My job

‘Treat each older person as an individual and always care with a smile’

Double award-winning falls coordinator Sharon Love explains why she feels so passionately about her work.

Double award-winning falls coordinator Sharon Love explains why she feels so passionately about her work.


What is your job?

I am the falls coordinator for the Northern Health and Social Care Trust in Antrim, Northern Ireland. My role involves managing a service that follows up and screens older people who have fallen in the community. These are patients attended to by ambulance crews, but who are not automatically transferred to an emergency department.

I also review falls incidents and complete investigations on falls that result in moderate-to-severe injury. Educating staff about falls prevention and management is also a core aspect of this service.

What might you have done if you weren’t a nurse?

Growing up, I always had two careers in mind: teaching and nursing. As a result of caring for a close family member I decided to complete my nurse training, but I now get the best of both worlds because education is an essential component of my job.

Where did you train?

I completed my training in the Belfast City Hospital Trust when a state-of-the-art, multi-storey tower building had just opened, creating a lot of excitement. When I drive past this building today, it still brings back fond memories.

How did you come to specialise in the care of older people? 

During my nurse training I had many enjoyable placements working with older patients in acute settings, and I remembered the sense of satisfaction I had when I worked there. Later, when I saw the falls coordinator post being advertised, I recalled older patients who had fallen, and how the associated injuries had devastating consequences for their function and quality of life. With these memories and my fondness of working in the specialty, I decided to apply for the post. I believed that the post could make a difference to our older population and help to reduce their risk of falling.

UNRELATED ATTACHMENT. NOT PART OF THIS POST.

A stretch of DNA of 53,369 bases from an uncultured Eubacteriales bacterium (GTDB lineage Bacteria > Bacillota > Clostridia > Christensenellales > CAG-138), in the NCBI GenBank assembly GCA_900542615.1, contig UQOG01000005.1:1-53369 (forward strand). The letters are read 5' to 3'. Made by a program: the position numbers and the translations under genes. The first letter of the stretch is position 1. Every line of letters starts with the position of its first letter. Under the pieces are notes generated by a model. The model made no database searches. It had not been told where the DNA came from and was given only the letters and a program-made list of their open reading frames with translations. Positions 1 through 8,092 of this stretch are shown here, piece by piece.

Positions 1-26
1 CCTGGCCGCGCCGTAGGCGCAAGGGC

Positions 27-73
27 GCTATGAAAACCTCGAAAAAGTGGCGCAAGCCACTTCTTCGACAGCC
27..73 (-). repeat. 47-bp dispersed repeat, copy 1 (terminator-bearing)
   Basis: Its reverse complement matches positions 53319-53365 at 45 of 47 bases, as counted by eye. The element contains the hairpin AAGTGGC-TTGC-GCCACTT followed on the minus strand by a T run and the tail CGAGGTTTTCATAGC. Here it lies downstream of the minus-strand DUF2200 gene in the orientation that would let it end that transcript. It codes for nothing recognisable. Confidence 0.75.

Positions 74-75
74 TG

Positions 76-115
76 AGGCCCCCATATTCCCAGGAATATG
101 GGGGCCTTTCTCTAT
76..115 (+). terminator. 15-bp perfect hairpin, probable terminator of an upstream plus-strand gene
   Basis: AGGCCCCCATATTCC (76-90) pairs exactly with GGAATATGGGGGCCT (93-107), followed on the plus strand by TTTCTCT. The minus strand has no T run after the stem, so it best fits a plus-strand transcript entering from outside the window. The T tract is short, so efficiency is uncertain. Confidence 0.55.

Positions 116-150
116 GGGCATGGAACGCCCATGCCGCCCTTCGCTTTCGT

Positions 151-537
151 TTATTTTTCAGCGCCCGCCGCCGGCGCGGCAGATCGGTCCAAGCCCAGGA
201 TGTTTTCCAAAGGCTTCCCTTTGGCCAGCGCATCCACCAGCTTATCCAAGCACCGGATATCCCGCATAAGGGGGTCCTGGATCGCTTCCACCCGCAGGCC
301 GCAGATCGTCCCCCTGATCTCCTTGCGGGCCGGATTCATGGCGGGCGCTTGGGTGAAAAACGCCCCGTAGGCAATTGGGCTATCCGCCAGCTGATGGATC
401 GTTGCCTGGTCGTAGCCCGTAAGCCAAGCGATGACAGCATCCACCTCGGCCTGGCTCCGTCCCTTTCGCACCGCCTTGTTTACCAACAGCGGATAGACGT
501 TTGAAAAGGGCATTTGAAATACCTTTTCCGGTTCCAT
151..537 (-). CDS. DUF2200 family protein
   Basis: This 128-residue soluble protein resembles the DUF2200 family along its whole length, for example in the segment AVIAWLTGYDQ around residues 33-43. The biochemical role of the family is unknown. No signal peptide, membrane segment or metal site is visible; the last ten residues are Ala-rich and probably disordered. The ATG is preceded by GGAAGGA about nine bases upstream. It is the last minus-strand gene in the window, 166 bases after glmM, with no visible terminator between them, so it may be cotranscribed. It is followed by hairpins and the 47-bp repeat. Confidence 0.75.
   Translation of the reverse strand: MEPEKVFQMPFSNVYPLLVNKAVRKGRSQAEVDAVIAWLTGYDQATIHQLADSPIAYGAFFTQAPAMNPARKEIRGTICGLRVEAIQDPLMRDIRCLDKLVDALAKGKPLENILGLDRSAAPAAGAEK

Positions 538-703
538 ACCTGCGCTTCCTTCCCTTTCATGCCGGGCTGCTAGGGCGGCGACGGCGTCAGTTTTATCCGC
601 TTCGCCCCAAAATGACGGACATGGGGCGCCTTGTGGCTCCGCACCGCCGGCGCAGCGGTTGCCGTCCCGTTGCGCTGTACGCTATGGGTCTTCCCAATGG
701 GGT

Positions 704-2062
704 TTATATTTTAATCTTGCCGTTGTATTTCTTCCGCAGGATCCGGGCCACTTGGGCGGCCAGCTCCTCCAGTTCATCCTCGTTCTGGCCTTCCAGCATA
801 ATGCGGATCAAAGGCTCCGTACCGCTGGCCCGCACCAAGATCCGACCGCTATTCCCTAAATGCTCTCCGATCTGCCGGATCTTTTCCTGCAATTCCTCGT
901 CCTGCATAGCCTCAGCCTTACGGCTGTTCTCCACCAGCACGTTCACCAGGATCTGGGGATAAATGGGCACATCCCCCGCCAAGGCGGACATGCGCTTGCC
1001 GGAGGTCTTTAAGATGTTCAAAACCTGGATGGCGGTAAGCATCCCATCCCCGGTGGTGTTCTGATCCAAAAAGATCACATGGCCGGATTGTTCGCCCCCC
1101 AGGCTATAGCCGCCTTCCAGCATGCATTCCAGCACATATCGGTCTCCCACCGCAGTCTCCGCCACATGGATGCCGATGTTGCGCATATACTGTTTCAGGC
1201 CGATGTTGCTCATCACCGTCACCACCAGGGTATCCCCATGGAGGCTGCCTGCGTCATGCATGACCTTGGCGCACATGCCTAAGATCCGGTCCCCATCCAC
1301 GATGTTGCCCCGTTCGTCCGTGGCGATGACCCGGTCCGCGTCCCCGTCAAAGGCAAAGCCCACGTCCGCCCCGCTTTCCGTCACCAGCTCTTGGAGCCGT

What nursing achievement makes you most proud?

There are two. The first is the development and establishment of a falls prevention therapeutic exercise and education programme, which won a best patient/client safety initiative award at the Northern Health and Social Care Trust’s Sharing Excellence Leading Quality awards. This programme provides older people with knowledge and skills to reduce falls and the risk of fracture, while the exercises help to improve muscle strength, balance, coordination and bone density.

The second, more recently, is winning the leadership award at the RCN Northern Ireland Nurse of the Year 2017 awards. This is undoubtedly a highlight because it acknowledged how I led the development of falls prevention and management in the trust.

What are the challenges in your specialty?

In the busy world of nursing, falls are not always given enough attention, with many staff saying they cannot prevent them. Thankfully, this situation is changing as more statistics become available about the consequences of falls on quality of life and longevity. Raising the profile of falls through staff education, and appropriate assessment and intervention tools, is becoming an essential part of holistic care for our older population in the community and acute settings.

What qualities do you think a good older people’s nurse should have?

Great communication and interpersonal skills, which also includes listening skills. They must be respectful at all times and have a caring attitude towards older people. Another quality is emotional stability, as caring for older people can be distressing, but these are often balanced by many heart-warming moments.

Outside work, what do you enjoy?

Like most people, I enjoy shopping, eating out and reading a good book. I also enjoy singing and I am a member of a local choir.

What advice would you give to a newly qualified older people’s nurse?

Be passionate and enthusiastic about your work – your patients will appreciate this and know you really care. Show patience, kindness and empathy at all times. Don’t be afraid to speak out, be an advocate for older patients, who may not have a voice. Learn from patients' experiences, reflect on your practice and always strive to be a better nurse. Treat each older person as an individual and always deliver compassionate care with a smile.

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